When your Grandpa and I were first married back in the deep, dark 70s, we were deeply darkly broke. As a result we were very much into what is now called “vintage” but back then was called “second hand” and “cheap” and, more often than not, “crap ”.
This is why we ended up with a hand-painted yellow fridge with a freezer the size of a shoebox and a pull-down chrome handle that nearly took your arm off if you weren’t of alert disposition.
You were supposed to defrost this freezer box once a week by turning the power off at the mains and letting the melted ice drip into a tray.
But seeing as I’d failed to graduate from the June Cleaver School of Housewifery, I defrosted it every six months using bowls of boiling water and a really big knife – because by that stage the freezer box was so frosted up it was the size of a small igloo.
The trick was to hack off the ice in lumps without piercing the pipes, because the coolant was in the pipes and the coolant contained chlorofluorocarbons and if the chlorofluorocarbons had escaped they would have taken out the entire upper atmosphere, not to mention Nanna.
Reading this you probably think that life was very exciting back in the 70s.
Well, you’re right.
Remind me to tell you one day about ironing your hair.
I hadn’t thought about that yellow fridge in decades but then the other night I made Carrot Risoni and it was the exact same colour.
It also looked suspiciously like that great 70s staple, Rice-a-Riso, the favourite dinner-in-a-box of discerning newlyweds who had $2.70 left in the bank and four days to go until pay day.
It got your Grandpa and me thinking about all sorts of 70s things – things that are probably best consigned to the mists of time but I’m going to tell you anyway.
Things like curried sausages, cassata and Camp Pie.
Polony and Ricecream.
Tab, Kola Beer and Passiona.
Sugar Smacks, Frosties and Monbulk jam in a big tin.
Smoked oysters on top of Arnotts Counter Biscuits.
Ben Ean moselle.
Choo Choo Bars.
Luckily, the Carrot Risoni (or orzo as it’s called outside of Australia) doesn’t taste anything like Rice-a-Riso.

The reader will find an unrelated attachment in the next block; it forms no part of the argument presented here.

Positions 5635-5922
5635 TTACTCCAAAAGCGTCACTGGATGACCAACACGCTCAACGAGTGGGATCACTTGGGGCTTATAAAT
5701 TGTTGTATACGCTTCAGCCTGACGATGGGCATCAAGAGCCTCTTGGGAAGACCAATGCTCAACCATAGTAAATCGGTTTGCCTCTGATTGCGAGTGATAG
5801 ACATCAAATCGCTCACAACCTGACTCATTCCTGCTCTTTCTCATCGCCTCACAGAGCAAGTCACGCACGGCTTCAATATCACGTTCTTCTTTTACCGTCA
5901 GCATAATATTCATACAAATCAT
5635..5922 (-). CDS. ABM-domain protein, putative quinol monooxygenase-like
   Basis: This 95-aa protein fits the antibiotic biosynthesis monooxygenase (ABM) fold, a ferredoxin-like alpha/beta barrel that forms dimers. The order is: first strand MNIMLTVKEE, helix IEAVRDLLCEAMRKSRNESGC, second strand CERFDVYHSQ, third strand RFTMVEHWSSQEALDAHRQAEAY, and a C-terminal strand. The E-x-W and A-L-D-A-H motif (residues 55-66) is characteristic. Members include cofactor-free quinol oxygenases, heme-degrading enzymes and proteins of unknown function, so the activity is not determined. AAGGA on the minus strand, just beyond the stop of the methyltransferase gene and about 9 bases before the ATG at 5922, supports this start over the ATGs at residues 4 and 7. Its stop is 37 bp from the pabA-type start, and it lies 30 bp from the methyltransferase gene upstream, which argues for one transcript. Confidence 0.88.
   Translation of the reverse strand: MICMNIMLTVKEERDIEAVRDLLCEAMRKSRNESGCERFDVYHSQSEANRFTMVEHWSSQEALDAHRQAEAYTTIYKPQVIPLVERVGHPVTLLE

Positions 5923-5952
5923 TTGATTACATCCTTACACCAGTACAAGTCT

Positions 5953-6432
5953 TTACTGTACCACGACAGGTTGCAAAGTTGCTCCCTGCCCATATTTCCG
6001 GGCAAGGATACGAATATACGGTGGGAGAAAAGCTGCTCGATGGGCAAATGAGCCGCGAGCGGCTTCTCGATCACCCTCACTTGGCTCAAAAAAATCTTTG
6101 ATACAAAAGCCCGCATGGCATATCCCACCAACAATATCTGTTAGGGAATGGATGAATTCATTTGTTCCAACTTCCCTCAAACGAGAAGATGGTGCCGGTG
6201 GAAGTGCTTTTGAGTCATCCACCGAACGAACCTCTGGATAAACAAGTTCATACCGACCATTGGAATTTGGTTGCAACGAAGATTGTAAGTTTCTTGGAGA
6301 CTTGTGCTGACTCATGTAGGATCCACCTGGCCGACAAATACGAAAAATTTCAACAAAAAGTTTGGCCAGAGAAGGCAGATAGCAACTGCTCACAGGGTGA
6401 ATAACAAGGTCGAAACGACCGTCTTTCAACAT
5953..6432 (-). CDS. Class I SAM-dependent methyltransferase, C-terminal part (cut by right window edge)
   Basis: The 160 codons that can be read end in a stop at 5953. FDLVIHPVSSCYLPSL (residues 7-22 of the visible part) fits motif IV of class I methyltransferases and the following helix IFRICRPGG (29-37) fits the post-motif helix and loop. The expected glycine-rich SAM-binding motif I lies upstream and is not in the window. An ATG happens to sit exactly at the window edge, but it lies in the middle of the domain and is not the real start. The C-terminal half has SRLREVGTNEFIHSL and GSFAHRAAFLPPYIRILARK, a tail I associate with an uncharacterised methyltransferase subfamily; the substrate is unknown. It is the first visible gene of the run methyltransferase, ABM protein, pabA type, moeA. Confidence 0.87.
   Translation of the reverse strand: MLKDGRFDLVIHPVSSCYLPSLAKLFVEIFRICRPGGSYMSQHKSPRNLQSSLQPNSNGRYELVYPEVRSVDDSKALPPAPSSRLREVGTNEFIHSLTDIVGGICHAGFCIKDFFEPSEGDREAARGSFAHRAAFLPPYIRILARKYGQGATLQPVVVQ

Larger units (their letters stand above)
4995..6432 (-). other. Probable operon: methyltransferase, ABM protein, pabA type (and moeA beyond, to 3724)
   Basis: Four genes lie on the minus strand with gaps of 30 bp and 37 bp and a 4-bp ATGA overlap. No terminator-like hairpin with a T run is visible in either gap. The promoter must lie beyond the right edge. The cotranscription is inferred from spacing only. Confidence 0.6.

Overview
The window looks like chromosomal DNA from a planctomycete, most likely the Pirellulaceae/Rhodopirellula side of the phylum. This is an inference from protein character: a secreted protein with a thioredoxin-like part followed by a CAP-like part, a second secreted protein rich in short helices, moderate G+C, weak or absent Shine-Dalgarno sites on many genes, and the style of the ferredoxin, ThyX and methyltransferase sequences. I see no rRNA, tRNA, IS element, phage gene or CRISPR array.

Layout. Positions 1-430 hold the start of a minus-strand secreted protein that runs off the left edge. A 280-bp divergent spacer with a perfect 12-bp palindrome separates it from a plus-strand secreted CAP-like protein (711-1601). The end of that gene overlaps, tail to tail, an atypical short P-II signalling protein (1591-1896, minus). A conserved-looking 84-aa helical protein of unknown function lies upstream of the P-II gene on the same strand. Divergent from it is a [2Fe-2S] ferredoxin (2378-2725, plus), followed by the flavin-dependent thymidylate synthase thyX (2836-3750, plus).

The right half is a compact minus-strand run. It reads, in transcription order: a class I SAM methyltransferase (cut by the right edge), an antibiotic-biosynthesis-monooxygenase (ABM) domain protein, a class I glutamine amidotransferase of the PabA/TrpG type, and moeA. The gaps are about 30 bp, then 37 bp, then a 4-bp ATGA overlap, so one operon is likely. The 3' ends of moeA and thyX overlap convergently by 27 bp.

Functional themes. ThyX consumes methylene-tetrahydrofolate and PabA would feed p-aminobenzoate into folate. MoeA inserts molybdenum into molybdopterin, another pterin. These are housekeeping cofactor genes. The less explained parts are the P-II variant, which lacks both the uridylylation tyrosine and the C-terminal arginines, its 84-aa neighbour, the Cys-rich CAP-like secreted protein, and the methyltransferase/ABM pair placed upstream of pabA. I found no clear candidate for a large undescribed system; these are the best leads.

It is seriously delicious – very light, very comforting – and my new favourite dish.
Risoni/orzo is rice-shaped pasta and it’s great for someone like me, who’s yet to meet a risotto she actually likes.
This recipe is from Monte Mathews’ food blog, Chewing the Fat, which you’ll find here.
170g peeled carrots
1 cup risoni (rice-shaped pasta; about 225g)
1½ cups water
1¼ cups low-salt chicken stock
1 large garlic clove, minced
¼ cup grated Parmesan cheese
2 tbsp chopped spring onions
1 tsp minced fresh rosemary
Place carrots in a food processor and pulse until they’re finely chopped.
Melt butter in a heavy medium-sized saucepan over medium heat.
Add risoni and carrots and sauté until risoni is golden, about 5 minutes.
Add the water, stock and garlic and cook, uncovered, over medium heat until all the liquid is absorbed, stirring frequently, about 10 minutes.
Stir in Parmesan cheese, spring onions, and rosemary.
Season to taste with salt and pepper, and serve sprinkled with a little extra minced rosemary if you like.
By the way, I secretly love June Cleaver (aka Barbara Billingsley).
God knows why she didn’t achieve icon status like Audrey Hepburn – she was certainly a better actor (OK, Paddington Bear was a better actor than Audrey Hepburn, but you get my drift).
More importantly, June knew the value of a nice shirt-waist dress, a good home-cooked meal and a fridge the size of the Parthenon.
Here are some pictures in her memory.